Vaporum Steam Screenshot

Genre: Dungeon Crawler / RPG
Game Page: Game On Steam
Should You Buy It: If you like Steampunk and/or enjoy Legend of Grimrock

About The Game

Vaporum is a grid-based dungeon crawler RPG in an original steampunk setting. It has this old-school dungeon crawling in first-person perspective. This is something you would encounter when playing the old Might and Magic games or the newer Legend of Grimrock series.
Your hero wakes up on an island in front of a mystic tower without any memory of who he is, what happened here and how he got here. Obviously, he decides to enter. That’s how the game begins.

Now, personally, the first thing I usually think about when I hear “dungeon-crawling” is turn-based, randomly generated level exploration. The game has neither: the levels are pre-defined and the combat happens in real time. The only thing that resembles turn-based gameplay is movement: you don’t get to move freely. Instead, the dungeon is split into tiles and you can move from tile to tile only. This constraint is done pretty seamlessly, so the movement limit won’t bother you.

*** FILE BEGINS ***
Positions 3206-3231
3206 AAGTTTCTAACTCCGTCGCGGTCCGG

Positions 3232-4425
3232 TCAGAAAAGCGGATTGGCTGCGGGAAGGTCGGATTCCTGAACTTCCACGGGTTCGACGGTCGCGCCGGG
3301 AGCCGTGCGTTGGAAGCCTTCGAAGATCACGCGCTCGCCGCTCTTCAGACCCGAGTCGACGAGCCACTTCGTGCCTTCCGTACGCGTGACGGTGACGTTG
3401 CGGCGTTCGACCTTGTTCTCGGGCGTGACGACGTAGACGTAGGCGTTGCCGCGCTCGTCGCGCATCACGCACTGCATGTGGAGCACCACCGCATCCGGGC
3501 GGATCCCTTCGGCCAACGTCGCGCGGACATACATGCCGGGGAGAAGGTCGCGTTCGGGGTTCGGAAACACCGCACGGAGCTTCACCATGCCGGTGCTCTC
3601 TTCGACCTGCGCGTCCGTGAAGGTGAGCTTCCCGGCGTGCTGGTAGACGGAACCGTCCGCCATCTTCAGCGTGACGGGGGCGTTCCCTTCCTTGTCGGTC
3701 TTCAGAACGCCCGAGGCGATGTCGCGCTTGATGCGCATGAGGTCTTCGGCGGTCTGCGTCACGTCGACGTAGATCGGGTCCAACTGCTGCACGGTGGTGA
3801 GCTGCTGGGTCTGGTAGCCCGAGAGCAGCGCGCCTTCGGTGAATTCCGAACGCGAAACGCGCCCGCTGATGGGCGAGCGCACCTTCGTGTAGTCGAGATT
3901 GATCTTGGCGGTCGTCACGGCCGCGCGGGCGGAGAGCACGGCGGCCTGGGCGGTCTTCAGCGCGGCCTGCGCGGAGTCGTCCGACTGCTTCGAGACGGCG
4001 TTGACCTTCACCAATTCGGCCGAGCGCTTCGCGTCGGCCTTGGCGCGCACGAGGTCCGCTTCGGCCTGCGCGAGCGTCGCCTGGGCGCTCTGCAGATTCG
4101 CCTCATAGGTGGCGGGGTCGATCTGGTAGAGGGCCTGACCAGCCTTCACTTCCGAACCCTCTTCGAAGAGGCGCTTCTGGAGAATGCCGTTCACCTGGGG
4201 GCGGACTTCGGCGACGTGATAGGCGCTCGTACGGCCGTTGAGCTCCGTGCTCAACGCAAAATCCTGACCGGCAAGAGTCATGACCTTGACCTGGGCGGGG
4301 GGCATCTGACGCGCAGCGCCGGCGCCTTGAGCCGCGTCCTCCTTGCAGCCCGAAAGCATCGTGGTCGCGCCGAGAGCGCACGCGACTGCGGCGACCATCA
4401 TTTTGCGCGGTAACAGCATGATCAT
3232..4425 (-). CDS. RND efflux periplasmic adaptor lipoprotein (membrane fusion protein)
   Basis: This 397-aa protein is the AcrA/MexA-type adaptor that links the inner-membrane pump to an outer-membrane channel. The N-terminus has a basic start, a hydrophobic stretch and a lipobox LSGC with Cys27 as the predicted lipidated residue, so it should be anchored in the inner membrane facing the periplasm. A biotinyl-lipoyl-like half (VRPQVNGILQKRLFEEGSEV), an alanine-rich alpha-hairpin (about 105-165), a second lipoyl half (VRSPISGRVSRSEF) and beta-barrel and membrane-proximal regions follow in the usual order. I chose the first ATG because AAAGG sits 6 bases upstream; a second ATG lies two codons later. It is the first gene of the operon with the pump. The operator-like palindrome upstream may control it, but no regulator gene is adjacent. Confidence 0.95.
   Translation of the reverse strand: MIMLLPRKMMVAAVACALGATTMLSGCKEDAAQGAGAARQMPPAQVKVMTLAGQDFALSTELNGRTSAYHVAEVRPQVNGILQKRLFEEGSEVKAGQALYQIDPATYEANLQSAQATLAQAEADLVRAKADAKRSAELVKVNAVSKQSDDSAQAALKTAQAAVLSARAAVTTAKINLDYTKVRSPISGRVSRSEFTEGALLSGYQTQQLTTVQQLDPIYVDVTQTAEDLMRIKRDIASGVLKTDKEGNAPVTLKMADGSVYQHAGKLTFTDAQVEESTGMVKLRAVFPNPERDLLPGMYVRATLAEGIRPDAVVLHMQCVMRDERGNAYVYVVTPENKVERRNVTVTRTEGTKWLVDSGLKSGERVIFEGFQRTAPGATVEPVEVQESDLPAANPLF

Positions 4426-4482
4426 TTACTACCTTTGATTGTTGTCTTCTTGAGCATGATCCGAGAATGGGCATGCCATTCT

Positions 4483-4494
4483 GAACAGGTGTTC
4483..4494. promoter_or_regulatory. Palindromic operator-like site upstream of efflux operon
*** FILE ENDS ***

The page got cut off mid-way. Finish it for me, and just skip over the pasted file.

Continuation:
The Gameplay

As I mentioned, the fights are in real-time: monsters have attack patterns and abilities, which you can remember and use to your advantage. When fighting the simplest ones – you can simply “dance” by moving forward one tile to attack and back one tile when they attack you, avoiding damage this way. The harder ones tend to move less predictably or have ranged attacks – so dodging will require considerably higher game expertise. This is where the game actually shines: you have a classical RPG-like inventory and levelling system, but those stats (depending on your chosen difficulty) are only an addition to your mechanical play skills. On higher difficulties, you can’t simply stand on one place, hit enemies and then use healing items. You’ll simply run out of repair kits and die.